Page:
Tuesday, October 10, 2006

The Case for a BlackBox Approach to Modeling the Financial Markets

It is an accepted principle that in attempting to build a model of something in the real world, one should have a deep knowledge of the subject that is being modeled. Because domain expertise is crucial for choice of input variables, as well as clear statement of the relationship between the variables, as well as the quantification of the coefficients [parameters] for each equation of the model. However, in recent times, there is some serious study of blackbox approaches to modeling. A blackbox type of model is one where [1] choice of Input need not be restricted to those which are justified to be inputs according to the theoretical principles of the subject to be modeled. [2] A clear statement of the relationship between input variables is not absolutely necessary, instead leaving it to the blackbox to work out the relationship. [3] For [2], non-parametric methods machine-learning methods such as neural nets, fuzzy logic and genetic algorithms are used to classify, detect patterns or predict [4] What comes out of the blackbox is accepted, and there is no need to ask why.

A blackbox approach may seem to be frivolous or indeed heretical, to traditional modelers. But there some some arguements to justify it. Here we will talk about it's place in the modeling of financial markets, specifically, the stock market. Stock markets are really complex beasts which legions of economists past and present have failed to understand fully, and definitely not understood enough to predict. Like the weather, it is a Complex Adaptive System, in which very small differences can, with feedback loops produce results which are completely unpredictable. Not only are all the elements of Chaos theory with it's strange attractors, self-similarity, and self-organization at work here. Elements of pure randomness also exist, as well as deterministic elements such as auto-correlation, cycles, and trends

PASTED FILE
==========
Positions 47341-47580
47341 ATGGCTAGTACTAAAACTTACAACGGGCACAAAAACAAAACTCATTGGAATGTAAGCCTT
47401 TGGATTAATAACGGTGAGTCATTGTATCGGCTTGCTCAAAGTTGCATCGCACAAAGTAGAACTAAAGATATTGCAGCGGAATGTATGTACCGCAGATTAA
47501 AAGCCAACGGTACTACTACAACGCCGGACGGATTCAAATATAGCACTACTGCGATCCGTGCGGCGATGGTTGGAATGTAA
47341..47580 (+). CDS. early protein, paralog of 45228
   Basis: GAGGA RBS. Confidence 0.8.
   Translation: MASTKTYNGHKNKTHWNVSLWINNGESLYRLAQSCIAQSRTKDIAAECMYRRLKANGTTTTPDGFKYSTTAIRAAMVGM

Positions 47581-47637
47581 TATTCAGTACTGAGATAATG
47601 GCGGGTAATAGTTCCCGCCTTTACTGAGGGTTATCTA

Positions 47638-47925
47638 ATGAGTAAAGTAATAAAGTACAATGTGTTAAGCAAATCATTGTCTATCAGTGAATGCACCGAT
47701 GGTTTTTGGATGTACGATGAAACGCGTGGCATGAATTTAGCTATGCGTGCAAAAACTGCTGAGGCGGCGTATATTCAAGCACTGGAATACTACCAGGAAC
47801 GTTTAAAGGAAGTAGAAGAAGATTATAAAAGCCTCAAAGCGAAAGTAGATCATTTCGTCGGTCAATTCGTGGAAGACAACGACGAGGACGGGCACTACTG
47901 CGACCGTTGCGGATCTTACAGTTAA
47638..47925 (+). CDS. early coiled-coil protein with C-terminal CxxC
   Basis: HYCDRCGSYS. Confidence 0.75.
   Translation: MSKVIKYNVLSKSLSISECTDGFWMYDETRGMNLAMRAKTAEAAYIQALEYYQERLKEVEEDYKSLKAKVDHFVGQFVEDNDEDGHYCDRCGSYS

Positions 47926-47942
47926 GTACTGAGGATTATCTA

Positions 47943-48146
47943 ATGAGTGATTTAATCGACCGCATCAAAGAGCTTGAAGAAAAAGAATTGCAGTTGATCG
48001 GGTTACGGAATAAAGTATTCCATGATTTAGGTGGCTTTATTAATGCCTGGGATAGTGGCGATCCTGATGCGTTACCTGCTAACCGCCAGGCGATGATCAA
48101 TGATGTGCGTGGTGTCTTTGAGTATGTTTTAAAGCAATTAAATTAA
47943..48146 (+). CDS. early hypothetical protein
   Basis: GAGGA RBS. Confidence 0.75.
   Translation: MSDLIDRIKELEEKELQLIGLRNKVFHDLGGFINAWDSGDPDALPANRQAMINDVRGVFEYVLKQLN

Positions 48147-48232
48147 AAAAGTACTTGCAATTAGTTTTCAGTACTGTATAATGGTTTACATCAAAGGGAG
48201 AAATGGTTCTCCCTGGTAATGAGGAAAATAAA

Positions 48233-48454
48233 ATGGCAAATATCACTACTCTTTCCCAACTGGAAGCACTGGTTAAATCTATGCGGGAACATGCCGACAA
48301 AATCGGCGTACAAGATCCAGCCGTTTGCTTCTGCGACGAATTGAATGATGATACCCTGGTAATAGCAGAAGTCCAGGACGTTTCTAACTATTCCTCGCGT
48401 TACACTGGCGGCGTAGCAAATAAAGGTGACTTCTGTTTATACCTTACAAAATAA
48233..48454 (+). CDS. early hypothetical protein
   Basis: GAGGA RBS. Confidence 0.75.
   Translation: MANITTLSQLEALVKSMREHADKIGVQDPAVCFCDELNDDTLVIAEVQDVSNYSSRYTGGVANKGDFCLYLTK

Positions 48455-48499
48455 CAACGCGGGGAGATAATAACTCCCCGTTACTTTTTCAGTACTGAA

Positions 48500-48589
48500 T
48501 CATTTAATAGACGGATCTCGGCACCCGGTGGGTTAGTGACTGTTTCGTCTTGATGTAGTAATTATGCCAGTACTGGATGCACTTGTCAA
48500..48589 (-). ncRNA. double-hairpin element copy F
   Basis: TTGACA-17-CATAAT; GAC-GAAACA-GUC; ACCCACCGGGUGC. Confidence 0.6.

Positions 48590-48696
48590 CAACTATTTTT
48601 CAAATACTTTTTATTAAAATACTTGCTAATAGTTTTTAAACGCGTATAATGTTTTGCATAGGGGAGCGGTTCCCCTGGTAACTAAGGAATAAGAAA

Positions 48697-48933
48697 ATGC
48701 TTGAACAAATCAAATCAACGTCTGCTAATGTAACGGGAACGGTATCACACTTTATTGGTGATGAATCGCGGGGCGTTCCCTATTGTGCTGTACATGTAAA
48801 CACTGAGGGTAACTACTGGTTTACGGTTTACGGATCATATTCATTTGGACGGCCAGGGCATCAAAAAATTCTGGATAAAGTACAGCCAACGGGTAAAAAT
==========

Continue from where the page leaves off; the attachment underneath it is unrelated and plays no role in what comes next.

Stock markets behave differently at different times, being dependent on human psychological behavior[ put simply, their mood and how they perceive a situation]. Not only can a rise in interest rates from 1 % to 2 % have different effects from a rise from 2 % to 3 %. The mood of the market players at the time of the change in rates also counts. Also, a rise from 1 % to 2 % may not have the same effect as a fall from 2 % to 1 %. Also, at different times, a variable may be or may not be a significant input to the model.

Exactly the same news that at one time is viewed as positive for the economy can be perceived at another time as negative. Sometimes high employment is viewed as good for the market increasing the profits of Companies. Sometimes the same employment figures might be viewed as inflationary and likely to raise the demon of stock markets-interest rates. Countless other examples abound of how the same glass can be seen as half-full or half-empty.

Attempts to model the ever-changing character of the market have been made by using regime-switching or threshold models. But so far, this has had limited success as at times the market has changed into a totally different animal that was not envisaged by the model.

The main variables in a model of the U.S. stock market which could give valuations and forecast returns on a share are : The macroeconomic long term interest rate, as represented by the yield on the 30-year Treasury Bond [2] Earnings per share [3] Analysts forecast of Earnings growth. A model based on these fundamentals has been constructed and found to be quite robust, by Prof. Zhiwu, Chen of Yale University #. [ see www.valuengine.com ]All that was required was a re-estimation of parameters every month or so. But in addition to the 3 main variables, Prof. Chen's model included factors such as the Industry and Sector the stock is in, it's comparison with peers in the same industry, and many other technicals of the stock viz it's market capitalization [size], liquidity, Beta, Momentum, historical volatility etc.